A sale really is not completed until that invoice is paid; it is great if a client made a 10,000 purchase from you, but until that money hits your bank account, it will not do you much good for your payroll or settling a bill with your own vendors. Tough times can turn even the best customers into financial thorns in your side; some may just do a poor job of managing their accounts payable. Regardless of the reason, late payments are something that needs to be nipped in the bud sooner rather than later. Here are some tips for getting on top of late-paying customers.
Make Sure Payment Terms are Clearly Established
If you have not set clear payment terms with customers, you are just asking for trouble. If they are juggling their bills and paying by priority, yours will be at the bottom of the pile; they are not going to be running to pay that bill and probably not give it a second thought until you reach out them asking for a check. You must be very specific in payment requirements—when invoices are due and what happens when they are late. If you have clearly established a procedure from the get-go, you will be coming from a much stronger place when you reach out to clients who are past due.
Hop on Late Payments Immediately
Broaching the subject of past due invoices makes many business owners uncomfortable—there is fear of souring relations with customers and losing their business; but, you provided a good or service and you deserve to get paid. While it is important to maintain a friendly rapport with customers, ultimately, it is a business relationship. You must get on top of late payments immediately. You do not have to be accusatory or unfriendly about it, but you must act quickly. If the due date has passed with no payment, you should get in touch the next day; phone calls are better than emails. Call to make sure the invoice was received and to see if there were any problems with the goods or services. It is possible that the person was away or simply forgot and payment will be taken care of immediately. If it was intentional because of money issues, they will see you are serious about timely payments and yours will become a priority. Regardless of the reason, it is important to end the phone call with an established date for receiving the payment, not any vague declarations. Keeping a steady flow of small business capital is crucial.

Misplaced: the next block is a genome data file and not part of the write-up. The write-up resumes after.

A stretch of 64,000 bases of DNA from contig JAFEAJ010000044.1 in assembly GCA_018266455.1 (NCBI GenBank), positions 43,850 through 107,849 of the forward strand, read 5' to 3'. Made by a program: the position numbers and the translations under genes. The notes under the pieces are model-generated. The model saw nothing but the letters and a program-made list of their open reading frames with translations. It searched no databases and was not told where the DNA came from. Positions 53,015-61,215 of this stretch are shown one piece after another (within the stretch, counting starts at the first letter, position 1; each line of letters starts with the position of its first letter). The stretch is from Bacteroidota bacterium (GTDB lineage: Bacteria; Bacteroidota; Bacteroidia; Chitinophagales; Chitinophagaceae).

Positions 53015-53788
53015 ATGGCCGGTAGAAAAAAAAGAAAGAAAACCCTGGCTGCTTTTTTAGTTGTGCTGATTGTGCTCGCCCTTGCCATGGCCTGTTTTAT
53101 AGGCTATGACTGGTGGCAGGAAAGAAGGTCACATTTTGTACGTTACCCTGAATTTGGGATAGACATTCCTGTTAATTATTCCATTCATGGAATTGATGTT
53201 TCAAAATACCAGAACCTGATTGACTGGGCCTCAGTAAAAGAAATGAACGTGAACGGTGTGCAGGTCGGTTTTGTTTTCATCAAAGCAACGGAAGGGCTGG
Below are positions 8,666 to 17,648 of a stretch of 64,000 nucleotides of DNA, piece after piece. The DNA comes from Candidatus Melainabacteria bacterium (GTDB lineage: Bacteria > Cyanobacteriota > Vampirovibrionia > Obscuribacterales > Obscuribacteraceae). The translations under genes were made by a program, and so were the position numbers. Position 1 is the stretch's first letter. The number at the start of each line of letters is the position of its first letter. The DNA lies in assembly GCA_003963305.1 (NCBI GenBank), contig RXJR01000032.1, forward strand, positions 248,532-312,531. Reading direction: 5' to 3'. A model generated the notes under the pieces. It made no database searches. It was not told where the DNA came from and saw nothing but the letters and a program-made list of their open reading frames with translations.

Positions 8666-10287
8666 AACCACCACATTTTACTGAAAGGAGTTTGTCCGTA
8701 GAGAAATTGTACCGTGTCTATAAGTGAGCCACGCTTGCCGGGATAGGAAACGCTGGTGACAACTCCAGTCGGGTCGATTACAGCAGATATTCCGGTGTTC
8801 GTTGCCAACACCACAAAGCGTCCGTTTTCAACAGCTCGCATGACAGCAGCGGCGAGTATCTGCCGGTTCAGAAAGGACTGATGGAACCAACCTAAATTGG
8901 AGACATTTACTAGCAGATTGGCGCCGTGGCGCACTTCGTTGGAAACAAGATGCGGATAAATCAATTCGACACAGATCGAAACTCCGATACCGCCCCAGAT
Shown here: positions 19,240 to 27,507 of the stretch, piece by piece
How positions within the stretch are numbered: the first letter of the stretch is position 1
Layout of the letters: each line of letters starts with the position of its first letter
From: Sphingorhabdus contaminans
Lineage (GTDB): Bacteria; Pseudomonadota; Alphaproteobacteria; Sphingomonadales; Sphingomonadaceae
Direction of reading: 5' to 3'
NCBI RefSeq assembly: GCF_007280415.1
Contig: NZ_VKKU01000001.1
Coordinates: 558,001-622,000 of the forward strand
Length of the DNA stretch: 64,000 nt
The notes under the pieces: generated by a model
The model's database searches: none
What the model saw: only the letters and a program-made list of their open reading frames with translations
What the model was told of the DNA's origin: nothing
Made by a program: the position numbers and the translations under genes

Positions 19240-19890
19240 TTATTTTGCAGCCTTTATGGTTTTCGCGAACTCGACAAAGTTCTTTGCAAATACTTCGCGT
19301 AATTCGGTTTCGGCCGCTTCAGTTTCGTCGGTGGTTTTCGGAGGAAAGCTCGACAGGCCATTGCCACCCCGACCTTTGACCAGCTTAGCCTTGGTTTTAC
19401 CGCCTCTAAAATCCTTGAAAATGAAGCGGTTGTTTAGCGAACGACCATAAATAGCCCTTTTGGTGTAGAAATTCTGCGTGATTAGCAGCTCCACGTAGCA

Have a Clearly Defined Process
I used work in the sales department of a collections agency who offered flat fee collection services; the company’s collections methods often came up during appointments, and one consistent theme I noticed was a complete lack of consistency in collecting past due invoices. It was a very haphazard process and naturally, the business experienced spotty results. Late invoices are part of the game when extending credit to customers, and as such, you need to establish a set process as to how to deal with the problem. Establish methods of contact, how often these contact will take place, what will be said with each contact, options given to the customer to settle the payment, and at what point you will turn to outside help, such as an attorney or collection agency.
Kelli Cooper is a freelance writer who blogs about all things business.